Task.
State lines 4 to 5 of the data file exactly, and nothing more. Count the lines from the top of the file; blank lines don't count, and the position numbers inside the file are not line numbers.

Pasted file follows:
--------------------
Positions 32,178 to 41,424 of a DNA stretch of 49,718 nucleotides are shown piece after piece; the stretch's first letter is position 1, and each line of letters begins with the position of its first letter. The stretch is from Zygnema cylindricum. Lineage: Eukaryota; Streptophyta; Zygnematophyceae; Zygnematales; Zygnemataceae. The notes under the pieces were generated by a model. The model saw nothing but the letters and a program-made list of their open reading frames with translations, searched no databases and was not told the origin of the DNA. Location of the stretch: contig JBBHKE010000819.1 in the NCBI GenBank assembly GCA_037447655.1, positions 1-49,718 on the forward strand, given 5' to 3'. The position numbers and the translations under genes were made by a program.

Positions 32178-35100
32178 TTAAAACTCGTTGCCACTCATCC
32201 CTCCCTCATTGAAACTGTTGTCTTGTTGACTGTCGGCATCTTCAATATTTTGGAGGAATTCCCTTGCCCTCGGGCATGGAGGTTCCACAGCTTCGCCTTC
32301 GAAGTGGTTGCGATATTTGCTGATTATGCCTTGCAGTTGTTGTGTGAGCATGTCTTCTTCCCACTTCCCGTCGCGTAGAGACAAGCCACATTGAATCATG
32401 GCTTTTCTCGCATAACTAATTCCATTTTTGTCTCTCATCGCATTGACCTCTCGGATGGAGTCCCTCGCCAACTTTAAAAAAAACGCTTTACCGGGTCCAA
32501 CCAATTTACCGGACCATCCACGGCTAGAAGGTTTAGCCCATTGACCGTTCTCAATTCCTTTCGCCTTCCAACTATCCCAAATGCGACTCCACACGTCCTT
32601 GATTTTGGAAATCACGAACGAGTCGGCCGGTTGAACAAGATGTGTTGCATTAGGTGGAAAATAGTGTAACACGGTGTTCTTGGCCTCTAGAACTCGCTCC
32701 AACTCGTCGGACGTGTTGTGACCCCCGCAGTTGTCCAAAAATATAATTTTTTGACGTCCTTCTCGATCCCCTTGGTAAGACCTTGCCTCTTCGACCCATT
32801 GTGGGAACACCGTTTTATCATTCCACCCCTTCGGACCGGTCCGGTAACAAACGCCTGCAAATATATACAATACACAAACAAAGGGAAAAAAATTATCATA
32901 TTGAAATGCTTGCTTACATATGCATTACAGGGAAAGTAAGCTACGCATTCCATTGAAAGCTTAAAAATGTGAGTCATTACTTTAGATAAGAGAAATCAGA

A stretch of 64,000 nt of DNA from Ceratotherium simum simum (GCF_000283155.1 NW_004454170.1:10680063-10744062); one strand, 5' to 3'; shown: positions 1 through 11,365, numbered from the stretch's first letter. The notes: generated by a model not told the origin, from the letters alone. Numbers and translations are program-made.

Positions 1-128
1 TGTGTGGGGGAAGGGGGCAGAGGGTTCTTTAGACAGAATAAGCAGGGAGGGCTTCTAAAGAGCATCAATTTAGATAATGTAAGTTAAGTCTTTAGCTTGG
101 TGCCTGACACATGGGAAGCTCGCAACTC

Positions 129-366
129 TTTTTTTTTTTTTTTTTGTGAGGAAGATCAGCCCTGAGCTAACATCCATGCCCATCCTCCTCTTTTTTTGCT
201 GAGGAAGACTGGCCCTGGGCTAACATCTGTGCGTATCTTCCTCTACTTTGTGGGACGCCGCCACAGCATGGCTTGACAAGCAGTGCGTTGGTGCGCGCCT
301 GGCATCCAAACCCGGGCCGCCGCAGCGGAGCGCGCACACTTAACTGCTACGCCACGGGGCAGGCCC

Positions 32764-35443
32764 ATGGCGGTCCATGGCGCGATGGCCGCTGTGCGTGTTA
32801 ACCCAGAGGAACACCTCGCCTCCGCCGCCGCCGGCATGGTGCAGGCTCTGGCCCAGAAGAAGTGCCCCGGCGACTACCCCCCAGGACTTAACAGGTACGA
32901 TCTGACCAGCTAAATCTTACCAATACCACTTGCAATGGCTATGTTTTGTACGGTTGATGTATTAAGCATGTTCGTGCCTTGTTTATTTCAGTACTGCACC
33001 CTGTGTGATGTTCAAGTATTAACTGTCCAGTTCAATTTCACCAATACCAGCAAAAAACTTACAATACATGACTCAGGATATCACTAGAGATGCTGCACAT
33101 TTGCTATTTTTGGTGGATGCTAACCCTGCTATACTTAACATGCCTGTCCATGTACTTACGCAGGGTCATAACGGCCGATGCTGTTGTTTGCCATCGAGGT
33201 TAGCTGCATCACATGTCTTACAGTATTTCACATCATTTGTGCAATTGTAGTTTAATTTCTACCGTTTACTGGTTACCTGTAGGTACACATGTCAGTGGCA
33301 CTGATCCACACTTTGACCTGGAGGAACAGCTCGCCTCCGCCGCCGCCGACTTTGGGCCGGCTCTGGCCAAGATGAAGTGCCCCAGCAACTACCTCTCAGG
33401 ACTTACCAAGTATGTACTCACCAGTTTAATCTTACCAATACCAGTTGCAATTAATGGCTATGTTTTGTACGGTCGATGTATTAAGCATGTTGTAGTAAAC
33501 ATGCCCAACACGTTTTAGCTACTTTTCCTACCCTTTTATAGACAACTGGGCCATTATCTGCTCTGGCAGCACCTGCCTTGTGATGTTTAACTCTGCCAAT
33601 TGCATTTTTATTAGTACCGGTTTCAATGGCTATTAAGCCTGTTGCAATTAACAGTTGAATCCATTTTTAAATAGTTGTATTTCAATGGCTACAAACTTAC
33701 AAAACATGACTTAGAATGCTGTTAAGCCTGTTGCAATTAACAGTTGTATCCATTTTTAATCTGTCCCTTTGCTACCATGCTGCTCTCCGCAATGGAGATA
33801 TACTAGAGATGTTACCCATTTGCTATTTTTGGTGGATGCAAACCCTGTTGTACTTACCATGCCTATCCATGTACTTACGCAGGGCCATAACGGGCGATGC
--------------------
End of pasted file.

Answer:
32201 CTCCCTCATTGAAACTGTTGTCTTGTTGACTGTCGGCATCTTCAATATTTTGGAGGAATTCCCTTGCCCTCGGGCATGGAGGTTCCACAGCTTCGCCTTC
32301 GAAGTGGTTGCGATATTTGCTGATTATGCCTTGCAGTTGTTGTGTGAGCATGTCTTCTTCCCACTTCCCGTCGCGTAGAGACAAGCCACATTGAATCATG